HH: And where…did you see influence of Syria re-extending itself? Or just through their Hezbollah puppets?
MT: Just through their proxies in Lebanon. And they have also some very small political parties that they control. There’s one called Marada, for example, which is from northern Lebanon. And there is another called the Syrian Social Nationalist Party. They have a swastika on their flag. I mean, these guys, they’re basically fascists, but there aren’t very many of them. There’s a very small number of them. I don’t know how many there are, maybe two thousand in the entire country. So they’ve got these sorts of little micro-parties as well, that are sort of…
HH: Okay, put on your seeing, your swami hat, your Kreskin hat, what’s going to happen in Lebanon?
MT: Oh, God. Literally, Hugh, anything could happen at this point, although I do think that the threat of civil war is lower than it was a month ago.
MT: Here’s why. Because after two days, when these protests and sit-ins started, if you would have asked me what the odds of a civil war in Lebanon, I would have said probably 60%. And the reason is because Hezbollah tried to take the prime minister’s office.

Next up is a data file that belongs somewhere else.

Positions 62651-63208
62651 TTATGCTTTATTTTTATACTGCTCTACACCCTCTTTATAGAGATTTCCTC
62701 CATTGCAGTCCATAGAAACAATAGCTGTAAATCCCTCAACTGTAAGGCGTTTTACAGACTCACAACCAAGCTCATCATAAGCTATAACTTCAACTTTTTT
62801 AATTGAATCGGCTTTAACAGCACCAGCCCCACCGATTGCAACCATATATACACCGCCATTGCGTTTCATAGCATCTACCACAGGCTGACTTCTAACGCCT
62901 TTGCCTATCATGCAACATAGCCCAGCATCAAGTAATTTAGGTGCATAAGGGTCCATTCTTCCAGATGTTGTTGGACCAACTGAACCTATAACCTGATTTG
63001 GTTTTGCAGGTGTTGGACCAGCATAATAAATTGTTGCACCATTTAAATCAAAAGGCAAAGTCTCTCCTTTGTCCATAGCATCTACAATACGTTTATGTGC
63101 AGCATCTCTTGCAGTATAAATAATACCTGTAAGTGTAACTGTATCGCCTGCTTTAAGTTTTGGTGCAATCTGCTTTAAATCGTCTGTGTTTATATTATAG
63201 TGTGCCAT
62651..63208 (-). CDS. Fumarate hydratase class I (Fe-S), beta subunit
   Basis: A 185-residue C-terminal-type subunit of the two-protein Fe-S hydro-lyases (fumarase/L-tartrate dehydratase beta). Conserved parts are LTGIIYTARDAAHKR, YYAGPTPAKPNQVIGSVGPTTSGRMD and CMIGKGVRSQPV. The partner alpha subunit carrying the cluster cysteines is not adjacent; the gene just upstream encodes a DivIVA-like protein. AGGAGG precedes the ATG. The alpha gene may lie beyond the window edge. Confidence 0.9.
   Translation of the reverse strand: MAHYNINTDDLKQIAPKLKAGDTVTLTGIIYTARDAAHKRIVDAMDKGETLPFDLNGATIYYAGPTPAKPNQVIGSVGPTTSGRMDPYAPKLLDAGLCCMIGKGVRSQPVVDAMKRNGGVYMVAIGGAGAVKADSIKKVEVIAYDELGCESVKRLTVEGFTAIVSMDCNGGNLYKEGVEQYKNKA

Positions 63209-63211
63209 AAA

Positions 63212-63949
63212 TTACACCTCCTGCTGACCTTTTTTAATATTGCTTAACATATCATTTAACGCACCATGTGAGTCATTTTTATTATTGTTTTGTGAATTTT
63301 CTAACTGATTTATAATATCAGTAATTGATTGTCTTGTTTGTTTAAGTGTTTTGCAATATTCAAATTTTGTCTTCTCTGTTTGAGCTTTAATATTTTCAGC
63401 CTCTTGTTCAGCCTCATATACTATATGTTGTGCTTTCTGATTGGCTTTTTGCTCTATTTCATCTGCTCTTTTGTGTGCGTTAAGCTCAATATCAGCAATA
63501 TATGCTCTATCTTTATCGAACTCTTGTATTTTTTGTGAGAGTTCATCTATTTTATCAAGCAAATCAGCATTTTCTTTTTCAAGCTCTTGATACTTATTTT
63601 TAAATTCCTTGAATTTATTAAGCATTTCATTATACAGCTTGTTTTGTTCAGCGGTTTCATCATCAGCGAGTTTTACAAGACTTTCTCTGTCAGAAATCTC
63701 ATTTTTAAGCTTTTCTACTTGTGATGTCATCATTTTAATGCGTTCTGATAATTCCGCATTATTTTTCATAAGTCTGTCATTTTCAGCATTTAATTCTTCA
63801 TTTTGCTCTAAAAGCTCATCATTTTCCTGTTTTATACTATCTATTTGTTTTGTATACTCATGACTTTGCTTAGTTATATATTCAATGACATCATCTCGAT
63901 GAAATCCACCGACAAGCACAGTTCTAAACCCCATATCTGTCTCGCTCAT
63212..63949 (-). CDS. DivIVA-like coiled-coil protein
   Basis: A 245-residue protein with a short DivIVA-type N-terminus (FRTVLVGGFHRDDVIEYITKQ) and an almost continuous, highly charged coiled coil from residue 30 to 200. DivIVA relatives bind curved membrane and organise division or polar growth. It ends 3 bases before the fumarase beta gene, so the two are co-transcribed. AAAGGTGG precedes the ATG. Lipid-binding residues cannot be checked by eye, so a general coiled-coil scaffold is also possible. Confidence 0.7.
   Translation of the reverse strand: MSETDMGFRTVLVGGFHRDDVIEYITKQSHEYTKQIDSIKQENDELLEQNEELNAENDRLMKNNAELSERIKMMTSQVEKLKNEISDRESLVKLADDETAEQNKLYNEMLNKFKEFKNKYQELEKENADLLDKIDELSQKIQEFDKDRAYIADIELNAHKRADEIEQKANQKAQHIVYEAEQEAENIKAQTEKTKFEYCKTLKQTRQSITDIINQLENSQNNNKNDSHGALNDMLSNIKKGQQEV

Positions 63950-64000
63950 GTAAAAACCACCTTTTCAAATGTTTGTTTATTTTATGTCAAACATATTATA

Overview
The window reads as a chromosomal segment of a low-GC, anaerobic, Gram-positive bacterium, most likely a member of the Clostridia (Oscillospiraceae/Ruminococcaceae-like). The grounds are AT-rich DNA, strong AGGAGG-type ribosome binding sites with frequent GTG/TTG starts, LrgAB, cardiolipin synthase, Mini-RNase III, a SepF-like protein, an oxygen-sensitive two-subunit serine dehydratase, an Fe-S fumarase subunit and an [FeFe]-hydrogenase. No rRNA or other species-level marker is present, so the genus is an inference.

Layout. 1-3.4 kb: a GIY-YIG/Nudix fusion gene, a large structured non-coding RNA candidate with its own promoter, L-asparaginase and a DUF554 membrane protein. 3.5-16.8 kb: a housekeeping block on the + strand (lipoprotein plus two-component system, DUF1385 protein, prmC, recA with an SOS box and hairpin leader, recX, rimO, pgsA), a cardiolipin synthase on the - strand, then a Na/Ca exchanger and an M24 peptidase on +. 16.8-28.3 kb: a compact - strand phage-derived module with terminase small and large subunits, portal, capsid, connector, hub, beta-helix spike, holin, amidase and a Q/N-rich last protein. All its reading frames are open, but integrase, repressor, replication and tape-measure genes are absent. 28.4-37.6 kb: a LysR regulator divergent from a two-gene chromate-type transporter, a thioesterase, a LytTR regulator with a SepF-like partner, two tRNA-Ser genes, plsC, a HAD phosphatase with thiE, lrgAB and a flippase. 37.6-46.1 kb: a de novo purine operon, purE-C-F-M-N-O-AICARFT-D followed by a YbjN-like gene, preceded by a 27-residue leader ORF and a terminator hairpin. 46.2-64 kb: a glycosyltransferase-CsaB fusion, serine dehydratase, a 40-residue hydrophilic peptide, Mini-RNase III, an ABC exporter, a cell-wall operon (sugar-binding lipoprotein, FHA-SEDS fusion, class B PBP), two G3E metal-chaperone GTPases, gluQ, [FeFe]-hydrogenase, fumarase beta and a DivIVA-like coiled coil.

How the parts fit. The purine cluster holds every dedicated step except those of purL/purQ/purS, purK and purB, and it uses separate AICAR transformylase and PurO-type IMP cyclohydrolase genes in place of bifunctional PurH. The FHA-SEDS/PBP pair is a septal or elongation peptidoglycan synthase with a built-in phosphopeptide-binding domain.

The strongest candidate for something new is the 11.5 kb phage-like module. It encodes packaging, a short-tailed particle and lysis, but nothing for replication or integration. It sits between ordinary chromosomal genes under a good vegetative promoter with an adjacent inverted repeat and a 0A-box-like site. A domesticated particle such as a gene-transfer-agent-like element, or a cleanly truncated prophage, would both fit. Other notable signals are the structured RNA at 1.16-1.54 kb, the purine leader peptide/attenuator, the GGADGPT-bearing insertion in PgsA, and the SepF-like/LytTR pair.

MT: Tried to physically seize it on the day of their rally. And they backed off, because the prime minister said, and I mentioned this in the article I wrote that you linked to, the prime minister said that if you take my office, I cannot control my street, which means basically that the Sunnis of Lebanon were going to go out in the streets, and forcibly take the prime minister’s office back. And it would be war, and it would be very ugly, because there’s really only so far Hezbollah can take this, because like I explained before, every group in the country is a minority, and no minority group is allowed to rule over the others. And the prime minister’s office is Sunni. And if the Shia tried to physically take it, it’s over. There’s going to be definitely more fighting in Lebanon. And so, Nasrallah backed off, because he knew that that was taking things too far. But then he kept threatening to escalate the situation, and he was saying well, okay, we’re not going to be able to take the prime minister’s office, but we’ll take the airport and shut the whole country down. And for a week, he was threatening to take the airport. And I thought well, God, if he takes the airport again, there’s going to be blood in the streets. And then, somebody who advises Nasrallah, must have taken him aside and talked him out of it, because that would be a bridge too far. And there was no way the rest of the country was going to put up with actually seizing the country like this. And so then Nasrallah, instead of threatening to take the airport, he threatened to escalate, but he was vague about how he was going to escalate.